Let $2=p_1,p_2,\cdots ,p_n$ be the first $n$ prime numbers.
Suppose $N$ is a natural number and that $A=\{a+1,\cdots, a+N\}$ be a set of $N$ consecutive integers.
Let $P_n=p_1\cdot p_2\cdot \cdots p_n$ and $G_A=\{x:x\in A : \gcd(x,P_n)=1\}$
What is the maximum value of $|G_A|$?
In other words:At least how many integers from the set $A$ will be sieved by the first $n$ primes?

I would like to see (if it is possible) an elementary method-result .
Thanks in advance!

  • $\begingroup$ @user2943324 a range for $a$ ?why? $\endgroup$ – Konstantinos Gaitanas Jan 11 '14 at 21:24
  • $\begingroup$ @panoramix I am confused by what you meant by "an asymptotic function of N". Can you clarify? I was thinking that you meant $N \rightarrow \infty$, but I see that's not the case. $\endgroup$ – Calvin Lin Jan 11 '14 at 21:58
  • $\begingroup$ @CalvinLin i made an edit now i am much more precise. $\endgroup$ – Konstantinos Gaitanas Jan 12 '14 at 1:01

We don't understand this situation as well as we would like to, particularly when $A$ is between say $n$ and $n^2$. It's related to the Jacobsthal function on primorials, if you want to do some digging around.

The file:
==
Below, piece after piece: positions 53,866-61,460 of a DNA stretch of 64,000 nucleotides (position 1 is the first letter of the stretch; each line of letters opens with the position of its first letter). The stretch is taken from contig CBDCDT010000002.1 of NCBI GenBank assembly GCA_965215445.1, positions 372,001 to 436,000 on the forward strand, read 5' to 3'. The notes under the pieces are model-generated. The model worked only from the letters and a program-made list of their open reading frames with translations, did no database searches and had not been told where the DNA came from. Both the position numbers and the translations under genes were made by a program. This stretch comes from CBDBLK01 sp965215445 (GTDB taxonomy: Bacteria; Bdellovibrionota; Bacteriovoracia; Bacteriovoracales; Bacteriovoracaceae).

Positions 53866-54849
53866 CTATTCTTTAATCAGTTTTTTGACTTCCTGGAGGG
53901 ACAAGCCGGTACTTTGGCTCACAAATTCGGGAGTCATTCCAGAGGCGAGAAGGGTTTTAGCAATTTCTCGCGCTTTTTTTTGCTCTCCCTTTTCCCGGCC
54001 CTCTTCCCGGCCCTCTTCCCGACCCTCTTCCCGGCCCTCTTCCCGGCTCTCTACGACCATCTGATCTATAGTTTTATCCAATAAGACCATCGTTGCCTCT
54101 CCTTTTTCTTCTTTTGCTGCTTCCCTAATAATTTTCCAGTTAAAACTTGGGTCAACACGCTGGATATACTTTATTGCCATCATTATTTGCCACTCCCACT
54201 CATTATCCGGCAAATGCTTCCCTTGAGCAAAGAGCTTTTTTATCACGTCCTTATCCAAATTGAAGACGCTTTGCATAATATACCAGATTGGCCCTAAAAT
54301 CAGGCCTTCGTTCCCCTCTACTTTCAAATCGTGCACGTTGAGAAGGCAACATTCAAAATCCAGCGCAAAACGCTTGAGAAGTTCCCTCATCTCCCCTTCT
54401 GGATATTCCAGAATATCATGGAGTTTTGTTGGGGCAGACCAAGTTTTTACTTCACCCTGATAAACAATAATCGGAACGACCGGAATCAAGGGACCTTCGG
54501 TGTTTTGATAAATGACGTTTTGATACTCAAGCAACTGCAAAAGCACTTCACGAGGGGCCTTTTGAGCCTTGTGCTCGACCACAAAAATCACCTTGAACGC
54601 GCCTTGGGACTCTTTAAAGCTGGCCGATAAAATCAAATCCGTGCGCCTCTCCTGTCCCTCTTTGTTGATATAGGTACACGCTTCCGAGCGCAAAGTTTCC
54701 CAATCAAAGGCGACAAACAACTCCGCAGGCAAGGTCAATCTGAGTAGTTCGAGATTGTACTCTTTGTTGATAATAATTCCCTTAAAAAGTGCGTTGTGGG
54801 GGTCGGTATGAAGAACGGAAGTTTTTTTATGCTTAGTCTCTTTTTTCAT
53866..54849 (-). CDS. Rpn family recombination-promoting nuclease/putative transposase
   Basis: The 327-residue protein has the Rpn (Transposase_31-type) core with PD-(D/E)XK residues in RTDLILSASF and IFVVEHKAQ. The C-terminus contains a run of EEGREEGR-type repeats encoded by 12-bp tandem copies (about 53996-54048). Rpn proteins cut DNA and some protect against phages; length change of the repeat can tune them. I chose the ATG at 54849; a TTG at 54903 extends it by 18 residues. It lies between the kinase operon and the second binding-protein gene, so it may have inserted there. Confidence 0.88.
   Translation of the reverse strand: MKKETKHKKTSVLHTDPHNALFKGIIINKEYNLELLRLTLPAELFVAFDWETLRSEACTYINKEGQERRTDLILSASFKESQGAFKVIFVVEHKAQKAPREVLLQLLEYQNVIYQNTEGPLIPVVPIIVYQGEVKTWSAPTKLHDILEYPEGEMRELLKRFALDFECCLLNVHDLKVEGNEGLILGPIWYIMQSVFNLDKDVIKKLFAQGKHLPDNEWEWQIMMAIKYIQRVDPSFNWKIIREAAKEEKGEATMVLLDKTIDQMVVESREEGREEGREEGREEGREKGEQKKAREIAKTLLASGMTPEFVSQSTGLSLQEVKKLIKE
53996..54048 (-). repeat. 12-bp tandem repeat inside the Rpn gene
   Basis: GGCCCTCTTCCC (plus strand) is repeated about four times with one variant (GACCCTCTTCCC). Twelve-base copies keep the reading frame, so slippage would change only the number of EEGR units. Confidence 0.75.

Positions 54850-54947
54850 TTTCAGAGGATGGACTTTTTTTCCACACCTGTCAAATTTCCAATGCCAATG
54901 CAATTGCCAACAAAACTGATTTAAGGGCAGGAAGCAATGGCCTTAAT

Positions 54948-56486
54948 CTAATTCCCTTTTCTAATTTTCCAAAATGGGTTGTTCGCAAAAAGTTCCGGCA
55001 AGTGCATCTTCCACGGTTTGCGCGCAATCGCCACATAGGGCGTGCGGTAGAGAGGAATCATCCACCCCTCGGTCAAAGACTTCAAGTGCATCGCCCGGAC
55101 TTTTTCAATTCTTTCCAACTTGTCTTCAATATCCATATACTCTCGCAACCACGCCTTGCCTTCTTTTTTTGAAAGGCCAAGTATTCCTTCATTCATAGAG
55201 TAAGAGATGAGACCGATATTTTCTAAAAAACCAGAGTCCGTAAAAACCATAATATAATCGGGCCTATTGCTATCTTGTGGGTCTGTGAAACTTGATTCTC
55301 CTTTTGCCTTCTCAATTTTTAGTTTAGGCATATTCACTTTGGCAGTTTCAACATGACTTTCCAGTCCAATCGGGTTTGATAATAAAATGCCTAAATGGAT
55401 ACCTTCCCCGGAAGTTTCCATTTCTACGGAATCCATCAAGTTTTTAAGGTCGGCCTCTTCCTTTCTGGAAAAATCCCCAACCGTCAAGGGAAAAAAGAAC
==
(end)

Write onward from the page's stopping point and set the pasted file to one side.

• $\begingroup$ So we don't know anything about $|G_A|$?I know that is related to $j(n)$ but how exactly? $\endgroup$ – Konstantinos Gaitanas Jan 12 '14 at 10:03
  • $\begingroup$ One talks about how few integers could be sieved out, the other about how many integers could be sieved out. I thought pointing out the mysterious nature of the latter might give you insight as to the difficulties of the former. In general, the smaller $N$ is relative to $n$, the harder the problem is - that's what sieve theory tries to address as best it can. $\endgroup$ – Greg Martin Jan 12 '14 at 17:55

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